A week or two ago, I sat in pain, despairing a little for the health of my body. Walking in habit, I approached the front porch swing; journal, Bible, pen, and peppermint tea. My thumb had just brushed the page, and a whisper came, “Psalm 71”.
When my eyes lit upon these words, I knew I’d laid hold of Home.
You have allowed me to suffer much hardship,
but you will restore me to life again
and lift me up from the depths of the earth.
You will restore me to even greater honor
and comfort me once again.
You have allowed me to suffer much hardship: There’s something comforting about admitting it; in knowing that God acknowledges it too- my pain didn’t happen in a corner when He was unaware. The problem wasn’t so minimal or insignificant that He missed it. He knows that our suffering is real, and He’s willing to call it what it is.
And then this: You have allowed. You do not dismiss, ignore, or hide it in saccharin frosting. You have given Your yes. You, whom nothing escapes. You, who plan all my days. You, who bottle my tears and number my hairs. You have seen fit to permit. And it must be so very highly necessary – – I trust You.
Suffering comes to conscript us. And yet, You tie a promise to its tail. You will restore me to life again.
I saw those words and My hopeful heart couldn’t help but ask, “Lord, what does it mean? Are You going to cure my body? Are You going to heal me and overthrow my disease? Why would you lead me here so blatantly otherwise?”
The answer returned, “You’re to use it like Gilead’s balm. You’re to pack it in the wound every time it throbs. Like Frodo on Weathertop stabbed with a morgul blade. What did Aragorn do? Sought out the kingsfoil growing in the woods, chewed it and packed it in the wound.* When your body reels, or your soul bends double, seek these words, gather them from the ground like manna- they’ll be there- chew on them, and pack them in your wound.”
You allowed me to suffer much hardship, but You will restore me to life again
The Psalmist understood: it’s Your nature to redeem.
For Yahweh’s children, there is always an updraft. There is always hope. You simply do not leave Your things unto death. Whether in this life or the next, Your word is and will be Restore.
“You will lift me up from the depths of the Earth”. And it is not I who shall do the heavy lifting, but I shall be lifted. “You will not allow Your holy one to see decay”. He was the firstborn…and we follow after on the road He smoothed. The Suffering Servant resurrected to Sovereign King. Its is our destiny. Life flowering out of death. Every time You heal, every time You comfort, every time You push back darkness You tell the story all over. And we are the canvas on which You paint it.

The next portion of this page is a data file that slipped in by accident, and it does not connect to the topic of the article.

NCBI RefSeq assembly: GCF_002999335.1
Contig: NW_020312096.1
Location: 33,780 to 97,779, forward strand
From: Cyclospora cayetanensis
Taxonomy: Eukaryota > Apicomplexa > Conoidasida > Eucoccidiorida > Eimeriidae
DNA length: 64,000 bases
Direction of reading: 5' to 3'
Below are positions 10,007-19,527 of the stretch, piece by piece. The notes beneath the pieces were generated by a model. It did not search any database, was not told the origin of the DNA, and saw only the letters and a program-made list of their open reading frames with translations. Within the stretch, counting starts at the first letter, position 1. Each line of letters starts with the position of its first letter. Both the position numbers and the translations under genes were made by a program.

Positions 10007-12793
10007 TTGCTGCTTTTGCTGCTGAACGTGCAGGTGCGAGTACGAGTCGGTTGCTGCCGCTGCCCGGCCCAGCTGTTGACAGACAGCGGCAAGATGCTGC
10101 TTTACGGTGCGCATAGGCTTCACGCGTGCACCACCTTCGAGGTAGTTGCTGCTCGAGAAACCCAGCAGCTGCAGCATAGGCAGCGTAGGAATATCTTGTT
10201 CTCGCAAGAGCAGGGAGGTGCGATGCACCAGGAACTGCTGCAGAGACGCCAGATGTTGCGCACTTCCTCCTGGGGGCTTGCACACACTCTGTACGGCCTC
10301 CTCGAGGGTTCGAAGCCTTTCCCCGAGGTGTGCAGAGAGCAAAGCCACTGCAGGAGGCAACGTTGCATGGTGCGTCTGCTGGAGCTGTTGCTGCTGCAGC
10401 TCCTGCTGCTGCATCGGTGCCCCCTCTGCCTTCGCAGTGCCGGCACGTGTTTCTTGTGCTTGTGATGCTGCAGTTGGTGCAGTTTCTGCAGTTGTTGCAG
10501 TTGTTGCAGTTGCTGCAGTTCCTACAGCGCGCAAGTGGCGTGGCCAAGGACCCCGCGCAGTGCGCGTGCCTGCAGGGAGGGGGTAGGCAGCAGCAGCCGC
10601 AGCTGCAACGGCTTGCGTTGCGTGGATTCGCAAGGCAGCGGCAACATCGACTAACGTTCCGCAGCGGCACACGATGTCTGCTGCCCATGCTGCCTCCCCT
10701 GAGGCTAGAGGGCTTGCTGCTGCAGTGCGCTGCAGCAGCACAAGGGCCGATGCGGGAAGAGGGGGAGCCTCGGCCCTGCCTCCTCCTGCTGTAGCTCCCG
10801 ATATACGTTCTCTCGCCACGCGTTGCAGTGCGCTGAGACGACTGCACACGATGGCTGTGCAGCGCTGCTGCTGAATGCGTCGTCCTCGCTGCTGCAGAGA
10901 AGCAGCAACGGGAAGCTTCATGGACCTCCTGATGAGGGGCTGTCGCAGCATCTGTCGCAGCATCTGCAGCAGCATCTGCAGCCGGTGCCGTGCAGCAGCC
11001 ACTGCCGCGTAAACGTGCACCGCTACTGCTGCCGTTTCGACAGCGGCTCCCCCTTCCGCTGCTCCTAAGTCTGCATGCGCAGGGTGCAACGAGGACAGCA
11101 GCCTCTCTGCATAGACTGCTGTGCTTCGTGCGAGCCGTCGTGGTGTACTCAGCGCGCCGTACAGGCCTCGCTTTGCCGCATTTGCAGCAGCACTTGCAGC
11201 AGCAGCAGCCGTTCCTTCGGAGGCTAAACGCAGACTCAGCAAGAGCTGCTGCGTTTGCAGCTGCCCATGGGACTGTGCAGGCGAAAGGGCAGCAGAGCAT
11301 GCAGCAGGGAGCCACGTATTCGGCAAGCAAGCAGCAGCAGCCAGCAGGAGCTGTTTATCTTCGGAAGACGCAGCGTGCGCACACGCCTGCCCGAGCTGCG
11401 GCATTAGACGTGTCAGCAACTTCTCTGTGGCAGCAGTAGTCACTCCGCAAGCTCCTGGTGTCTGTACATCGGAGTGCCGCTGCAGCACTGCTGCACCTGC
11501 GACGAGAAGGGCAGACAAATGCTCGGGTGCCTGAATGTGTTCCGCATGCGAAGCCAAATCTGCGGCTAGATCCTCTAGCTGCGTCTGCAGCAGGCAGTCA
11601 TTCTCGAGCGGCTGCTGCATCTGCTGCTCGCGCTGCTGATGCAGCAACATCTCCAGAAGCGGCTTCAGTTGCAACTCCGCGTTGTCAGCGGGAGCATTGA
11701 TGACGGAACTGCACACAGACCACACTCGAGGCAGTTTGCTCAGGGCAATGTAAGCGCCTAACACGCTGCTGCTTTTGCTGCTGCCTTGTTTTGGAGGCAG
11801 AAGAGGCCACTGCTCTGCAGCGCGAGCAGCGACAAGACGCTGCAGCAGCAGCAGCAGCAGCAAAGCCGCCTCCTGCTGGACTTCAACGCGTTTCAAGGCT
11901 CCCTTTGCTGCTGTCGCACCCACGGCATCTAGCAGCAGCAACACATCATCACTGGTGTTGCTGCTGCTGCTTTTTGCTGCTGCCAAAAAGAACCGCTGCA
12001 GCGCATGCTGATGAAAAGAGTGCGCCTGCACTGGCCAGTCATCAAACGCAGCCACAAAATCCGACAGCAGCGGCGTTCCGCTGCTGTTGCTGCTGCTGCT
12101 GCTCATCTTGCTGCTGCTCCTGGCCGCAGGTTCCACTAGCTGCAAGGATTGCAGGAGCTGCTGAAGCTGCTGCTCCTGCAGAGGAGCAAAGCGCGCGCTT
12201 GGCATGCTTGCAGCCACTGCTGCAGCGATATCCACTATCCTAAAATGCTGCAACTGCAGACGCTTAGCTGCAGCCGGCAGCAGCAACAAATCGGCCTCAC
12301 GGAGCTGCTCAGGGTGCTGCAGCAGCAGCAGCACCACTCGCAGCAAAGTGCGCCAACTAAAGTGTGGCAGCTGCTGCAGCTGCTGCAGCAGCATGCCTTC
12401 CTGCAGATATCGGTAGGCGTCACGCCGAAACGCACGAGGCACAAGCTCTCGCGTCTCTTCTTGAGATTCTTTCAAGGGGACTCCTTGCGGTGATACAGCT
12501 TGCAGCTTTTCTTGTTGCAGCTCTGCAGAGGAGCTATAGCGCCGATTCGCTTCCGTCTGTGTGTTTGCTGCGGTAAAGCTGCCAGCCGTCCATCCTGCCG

You will restore me, Job-like, to greater honor. And you will comfort me once again. You will will change both my estate and my heart.
I dared to ask again, because I had to know, “Lord, do You mean to restore me in this life or in the Age to come?”
I am not answered completely.
Here’s what I do know: the medicine begins its work now. He will be resurrecting something to new life in me, even today. Be it my heart, my body, or both.
He has given me a prescription: when I find myself on the floor in the watches of the night, no relief in sight…chew the promise, pack it in the wound, you have allowed me to suffer hardship, but you will restore me to life again. The aroma of heaven steals out a little bit in the using.
And you, when pain of heart, mind, or body is wringing you, whisper it desperately under your breath- You will lift me up from the depths of the earth…and comfort me once again Use it like an epi-pen for anaphylaxis. Drastic, fast, urgent. It’s life or death.
He who promised is faithful. This is powerful medicine from another world… a little like Lucy’s cordial from Aslan. May we use it daringly.
Selah (which means… “pause and think on that”)
*The Fellowship of the Ring by Tolkien